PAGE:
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Security analysts are warning foreign businesses in the Middle East to prepare evacuation plans amid fears unrest could spread across the region following the October 7 attack in Israel.
More than 1,400 people were killed in the attack by Hamas and retaliatory strikes by Israel on Gaza have killed more than 7,000. The Israeli military is currently preparing a ground invasion of the Palestinian enclave.
As regional tension climbs, US and coalition troops have been attacked at least 19 times in Iraq and Syria by Iran-backed forces since October 17, which led the Pentagon on Friday to launch precision strikes against two sites in eastern Syria used by Iran's Islamic Revolutionary Guard Corps and groups it supports.
Security risk and crisis management consultancy Crisis24 is working with businesses to plan their exit strategies to help protect their employees.
Mark Niblett, senior vice president of global operations at Crisis24, said escalation from other Iran-backed groups across the Middle East is definitely a possibility.
“I spend a lot of time in the region and my opinion is the Houthis in Yemen, financed by Iran, with reported financing from countries like North Korea, are always fostering a rhetoric of an overarching US Israeli conspiracy theory,” he told The National.
“They were very active from 2015 to last year, will we see an uptick in incidents? I think it is definitely a possibility and given that the financing aspect, the Iran aspect financing Hamas and this current conflict I would most definitely be watching it very closely.
“I would definitely be watching it very, very closely.
“Now is not the time for complacency.”
Tess Baker, vice president of crisis and security consulting at Crisis24, said the firm has teams on the ground helping businesses plan evacuations, from ensuring staff have access to water and safe houses to getting transport to border crossings.
“We are working with a number of organisations throughout the Middle East and they are obviously very concerned about both the immediate situation and the potential for escalation and what that will look like and the impact on their people,” she said.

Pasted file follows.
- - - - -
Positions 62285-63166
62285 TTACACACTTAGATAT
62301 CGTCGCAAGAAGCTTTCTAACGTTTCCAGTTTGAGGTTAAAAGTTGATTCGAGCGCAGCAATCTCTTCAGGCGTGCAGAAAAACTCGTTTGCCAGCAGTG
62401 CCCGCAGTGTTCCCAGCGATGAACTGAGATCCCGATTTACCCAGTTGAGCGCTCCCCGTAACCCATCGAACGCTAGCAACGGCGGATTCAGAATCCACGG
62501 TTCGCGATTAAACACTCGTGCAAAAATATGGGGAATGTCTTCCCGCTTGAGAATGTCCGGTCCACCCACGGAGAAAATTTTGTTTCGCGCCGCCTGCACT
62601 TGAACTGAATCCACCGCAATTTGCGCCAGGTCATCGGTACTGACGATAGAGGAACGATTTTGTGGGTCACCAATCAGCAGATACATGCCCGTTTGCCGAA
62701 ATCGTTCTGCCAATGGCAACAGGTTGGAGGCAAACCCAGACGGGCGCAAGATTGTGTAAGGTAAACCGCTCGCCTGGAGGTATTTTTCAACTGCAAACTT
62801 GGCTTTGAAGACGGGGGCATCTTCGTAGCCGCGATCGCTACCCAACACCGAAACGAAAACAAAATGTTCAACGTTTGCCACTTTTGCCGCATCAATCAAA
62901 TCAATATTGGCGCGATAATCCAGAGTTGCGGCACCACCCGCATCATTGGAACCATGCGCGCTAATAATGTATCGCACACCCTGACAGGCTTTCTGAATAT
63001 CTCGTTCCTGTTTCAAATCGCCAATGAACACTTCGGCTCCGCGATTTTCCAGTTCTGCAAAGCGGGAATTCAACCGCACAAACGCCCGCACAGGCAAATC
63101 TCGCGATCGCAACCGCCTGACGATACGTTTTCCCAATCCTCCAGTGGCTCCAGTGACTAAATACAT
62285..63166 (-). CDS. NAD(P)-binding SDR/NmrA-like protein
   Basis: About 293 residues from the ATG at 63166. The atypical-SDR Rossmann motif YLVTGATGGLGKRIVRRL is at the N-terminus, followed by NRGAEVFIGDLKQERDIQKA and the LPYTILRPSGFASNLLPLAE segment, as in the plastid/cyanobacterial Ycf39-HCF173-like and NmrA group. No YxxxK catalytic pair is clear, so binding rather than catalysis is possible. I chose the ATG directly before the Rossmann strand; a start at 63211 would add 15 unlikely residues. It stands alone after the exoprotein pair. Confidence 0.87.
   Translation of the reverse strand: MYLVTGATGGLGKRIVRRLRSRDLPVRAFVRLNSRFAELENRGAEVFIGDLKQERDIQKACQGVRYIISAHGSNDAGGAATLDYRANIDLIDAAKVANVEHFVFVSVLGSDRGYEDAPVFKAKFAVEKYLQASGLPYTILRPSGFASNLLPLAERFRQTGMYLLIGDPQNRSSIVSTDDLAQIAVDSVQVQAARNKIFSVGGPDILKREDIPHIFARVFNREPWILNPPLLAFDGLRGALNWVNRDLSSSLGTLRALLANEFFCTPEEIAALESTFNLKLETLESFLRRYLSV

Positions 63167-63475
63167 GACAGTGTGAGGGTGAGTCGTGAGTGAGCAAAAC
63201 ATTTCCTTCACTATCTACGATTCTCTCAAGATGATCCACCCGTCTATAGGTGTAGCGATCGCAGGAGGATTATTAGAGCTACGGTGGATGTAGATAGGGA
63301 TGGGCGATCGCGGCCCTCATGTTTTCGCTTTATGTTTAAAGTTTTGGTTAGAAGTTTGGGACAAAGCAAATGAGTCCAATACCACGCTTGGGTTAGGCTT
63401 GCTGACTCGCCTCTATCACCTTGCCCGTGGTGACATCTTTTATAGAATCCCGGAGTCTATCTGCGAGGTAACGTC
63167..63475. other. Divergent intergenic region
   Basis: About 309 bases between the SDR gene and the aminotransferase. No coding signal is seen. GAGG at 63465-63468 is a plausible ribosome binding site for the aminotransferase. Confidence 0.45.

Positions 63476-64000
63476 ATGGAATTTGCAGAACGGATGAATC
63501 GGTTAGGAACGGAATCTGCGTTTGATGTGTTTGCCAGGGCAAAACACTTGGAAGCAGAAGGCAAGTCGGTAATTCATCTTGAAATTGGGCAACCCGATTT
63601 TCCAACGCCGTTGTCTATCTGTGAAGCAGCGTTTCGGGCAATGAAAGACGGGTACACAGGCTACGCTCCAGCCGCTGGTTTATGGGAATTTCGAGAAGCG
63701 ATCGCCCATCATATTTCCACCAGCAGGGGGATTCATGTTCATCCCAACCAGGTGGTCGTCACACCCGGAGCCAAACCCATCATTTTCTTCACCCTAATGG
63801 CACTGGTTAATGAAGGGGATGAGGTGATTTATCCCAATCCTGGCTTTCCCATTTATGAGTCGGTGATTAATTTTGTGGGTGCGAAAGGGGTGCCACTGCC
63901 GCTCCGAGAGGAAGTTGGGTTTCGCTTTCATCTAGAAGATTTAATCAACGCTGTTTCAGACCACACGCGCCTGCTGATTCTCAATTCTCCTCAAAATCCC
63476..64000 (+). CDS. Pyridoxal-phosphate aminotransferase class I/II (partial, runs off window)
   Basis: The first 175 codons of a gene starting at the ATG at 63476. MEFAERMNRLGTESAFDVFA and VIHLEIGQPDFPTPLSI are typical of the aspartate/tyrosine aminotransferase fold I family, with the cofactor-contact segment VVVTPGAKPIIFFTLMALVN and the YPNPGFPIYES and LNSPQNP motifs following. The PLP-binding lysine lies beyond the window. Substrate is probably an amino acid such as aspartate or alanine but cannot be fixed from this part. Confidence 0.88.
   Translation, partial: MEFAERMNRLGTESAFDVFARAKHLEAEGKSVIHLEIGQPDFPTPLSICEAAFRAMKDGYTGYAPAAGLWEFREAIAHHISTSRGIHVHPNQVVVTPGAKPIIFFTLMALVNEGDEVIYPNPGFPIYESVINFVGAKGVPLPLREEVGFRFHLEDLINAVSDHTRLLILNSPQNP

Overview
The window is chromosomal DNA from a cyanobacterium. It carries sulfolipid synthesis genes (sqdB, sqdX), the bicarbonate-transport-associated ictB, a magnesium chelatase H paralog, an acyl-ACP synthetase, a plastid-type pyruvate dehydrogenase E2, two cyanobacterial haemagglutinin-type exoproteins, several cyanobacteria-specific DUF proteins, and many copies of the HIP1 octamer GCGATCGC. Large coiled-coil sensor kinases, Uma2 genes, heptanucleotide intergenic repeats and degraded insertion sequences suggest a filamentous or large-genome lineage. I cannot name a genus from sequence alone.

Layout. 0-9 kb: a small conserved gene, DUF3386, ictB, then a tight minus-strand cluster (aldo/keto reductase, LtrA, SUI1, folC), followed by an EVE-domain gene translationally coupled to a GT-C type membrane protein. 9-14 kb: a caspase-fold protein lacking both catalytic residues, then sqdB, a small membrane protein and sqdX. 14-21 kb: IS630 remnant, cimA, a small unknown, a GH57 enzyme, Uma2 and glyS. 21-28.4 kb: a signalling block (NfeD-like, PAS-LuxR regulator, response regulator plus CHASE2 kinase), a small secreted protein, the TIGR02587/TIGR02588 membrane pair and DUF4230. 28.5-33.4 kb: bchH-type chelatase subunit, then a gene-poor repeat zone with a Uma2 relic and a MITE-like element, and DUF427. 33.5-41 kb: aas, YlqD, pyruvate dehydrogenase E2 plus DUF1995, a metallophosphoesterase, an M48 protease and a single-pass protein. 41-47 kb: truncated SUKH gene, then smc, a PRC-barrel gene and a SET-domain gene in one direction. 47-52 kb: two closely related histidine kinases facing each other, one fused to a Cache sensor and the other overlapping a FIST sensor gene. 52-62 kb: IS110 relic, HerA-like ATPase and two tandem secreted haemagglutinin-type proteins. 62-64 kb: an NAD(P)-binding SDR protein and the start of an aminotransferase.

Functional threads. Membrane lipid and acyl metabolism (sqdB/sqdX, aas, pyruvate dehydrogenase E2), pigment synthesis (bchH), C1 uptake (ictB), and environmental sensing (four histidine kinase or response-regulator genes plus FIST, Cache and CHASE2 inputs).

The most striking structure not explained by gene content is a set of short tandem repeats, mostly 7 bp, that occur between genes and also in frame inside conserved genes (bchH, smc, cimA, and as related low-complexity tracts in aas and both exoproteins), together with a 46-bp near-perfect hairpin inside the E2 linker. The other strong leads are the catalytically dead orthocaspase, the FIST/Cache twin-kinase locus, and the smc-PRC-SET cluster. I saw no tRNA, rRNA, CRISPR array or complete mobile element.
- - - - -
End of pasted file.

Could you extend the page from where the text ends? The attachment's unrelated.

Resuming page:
“We have teams working full time out of Dubai, Tel Aviv, Oman and Cairo doing key things, firstly analysing in-country analysis with their ears to the ground and helping organisations plan for evacuations of foreign national staff and planning for supporting people who cannot or will not evacuate and shelter people.
“We are looking at potential escalations and where it could go and mapping out scenarios.”
Defence analyst Sam Cranny-Evans suggested Israel could delay its ground offensive until the US believes that American troops in the region are secure.
“The US bases in Syria and Iraq clearly felt quite exposed when everything began escalating. This, we can see, has led to the introduction of additional air defence troops, the US carrier groups off the coast of Israel and that kind of thing,” he said.
“The timing of the invasion will likely depend on a number of things, but primarily the readiness of the Israeli troops – they have to be well equipped, they have to be well supplied before they’re going to conduct any urban warfare – and secondly the US’s confidence around its ability to secure its own personnel in the region and also prevent wider horizontal escalation.”
But Tobias Borck, an expert on Middle East security at the Royal United Services Institute, said Iran and groups it supports appeared so far not to be seeking an escalation of the conflict.
“Almost all governments across the region are in a consensus that they would like to contain this conflict. At this stage, I even think that it seems like Iran is in that consensus, too,” he said.
But he said it would be wrong to think of groups such as Hamas, Hezbollah and Yemen’s Houthis as “sitting by the phone waiting for Tehran to ring to tell them what to do”.
“We could see an escalation, for example, from Hezbollah without Tehran wanting Hezbollah to escalate. That is possible,” he said.
“If Hezbollah comes to the conclusion that it has to act in order to retain its legitimacy within its specific context then it will, regardless of what Tehran says.”
Earlier this month the US State Department ordered non-emergency staff and family members to leave the American embassy in Baghdad and consulate in Erbil “due to increased security threats against US personnel and interests”.